I am trying to understand the derivation of expected loss (equation 2.11 in Elements of Statistical learning) and there is a specific step I do not understand.

We start with

$EPE(f) = E(Y - f(x))^{2}$

and I understand the derivation up to:

$\int_{x} E_{Y \lvert X}(L(x,y)) p(x) dx$

(all omitted steps can be seen here Confused by Derivation of Regression Function)

However, I do not understand how the above is equivalent to:

$E_{X}E_{Y \vert X}L(x,y)$

Why are we multiplying $E_{X}$ by $E_{Y \vert X}$. Where does $E_{X}$ come from? What probability rule/theorem is responsible for this?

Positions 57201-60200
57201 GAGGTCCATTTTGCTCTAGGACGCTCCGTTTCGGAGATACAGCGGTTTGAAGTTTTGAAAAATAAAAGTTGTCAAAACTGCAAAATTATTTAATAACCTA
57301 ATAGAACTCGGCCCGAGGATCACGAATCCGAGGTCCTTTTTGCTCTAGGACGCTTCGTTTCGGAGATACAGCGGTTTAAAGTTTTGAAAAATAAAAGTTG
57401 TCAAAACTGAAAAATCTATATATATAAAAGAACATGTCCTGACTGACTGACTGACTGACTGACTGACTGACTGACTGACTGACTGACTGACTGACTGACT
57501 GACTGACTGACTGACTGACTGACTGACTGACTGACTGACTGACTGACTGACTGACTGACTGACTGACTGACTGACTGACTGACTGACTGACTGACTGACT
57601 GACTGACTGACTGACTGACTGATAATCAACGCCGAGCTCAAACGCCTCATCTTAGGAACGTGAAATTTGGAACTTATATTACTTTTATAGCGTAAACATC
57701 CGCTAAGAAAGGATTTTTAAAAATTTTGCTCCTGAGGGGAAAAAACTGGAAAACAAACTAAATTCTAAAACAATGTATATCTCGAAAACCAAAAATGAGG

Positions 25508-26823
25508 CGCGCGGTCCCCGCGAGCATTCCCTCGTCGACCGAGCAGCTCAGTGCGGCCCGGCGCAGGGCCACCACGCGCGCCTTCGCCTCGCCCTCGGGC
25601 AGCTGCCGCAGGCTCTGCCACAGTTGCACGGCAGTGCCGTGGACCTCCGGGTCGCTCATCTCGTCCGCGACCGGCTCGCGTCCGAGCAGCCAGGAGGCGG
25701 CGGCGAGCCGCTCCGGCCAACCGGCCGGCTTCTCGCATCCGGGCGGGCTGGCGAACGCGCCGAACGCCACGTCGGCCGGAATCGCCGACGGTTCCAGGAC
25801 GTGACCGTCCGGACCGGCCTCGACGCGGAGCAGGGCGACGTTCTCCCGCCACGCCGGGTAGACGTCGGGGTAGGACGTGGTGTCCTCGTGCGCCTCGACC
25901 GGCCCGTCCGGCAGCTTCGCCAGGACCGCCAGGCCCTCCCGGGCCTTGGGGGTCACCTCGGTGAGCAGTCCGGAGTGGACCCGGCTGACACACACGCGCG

1 Answer 1


$E_XE_{Y\mid X}$ is not a multiplication, it's a composition.

If both $X,Y$ are random, then $L(X,Y)$ is a real-valued random variable. By taking the first expectation, you "integrate out" $Y$, which produces a new random variable $$ Z(x) = E_{Y\mid X}\left[L(x,Y)\mid X=x\right]$$ This variable is still random because $X$ is. For each event $X=x$ you have $Z(x) = z$.

As with any random variable, you can take the expectation of $Z$ with respect to $X$: $$ E_X[Z(X)] = E_X\left[E_{Y\mid X}\left[L(X,Y)\right]\mid X\right] $$


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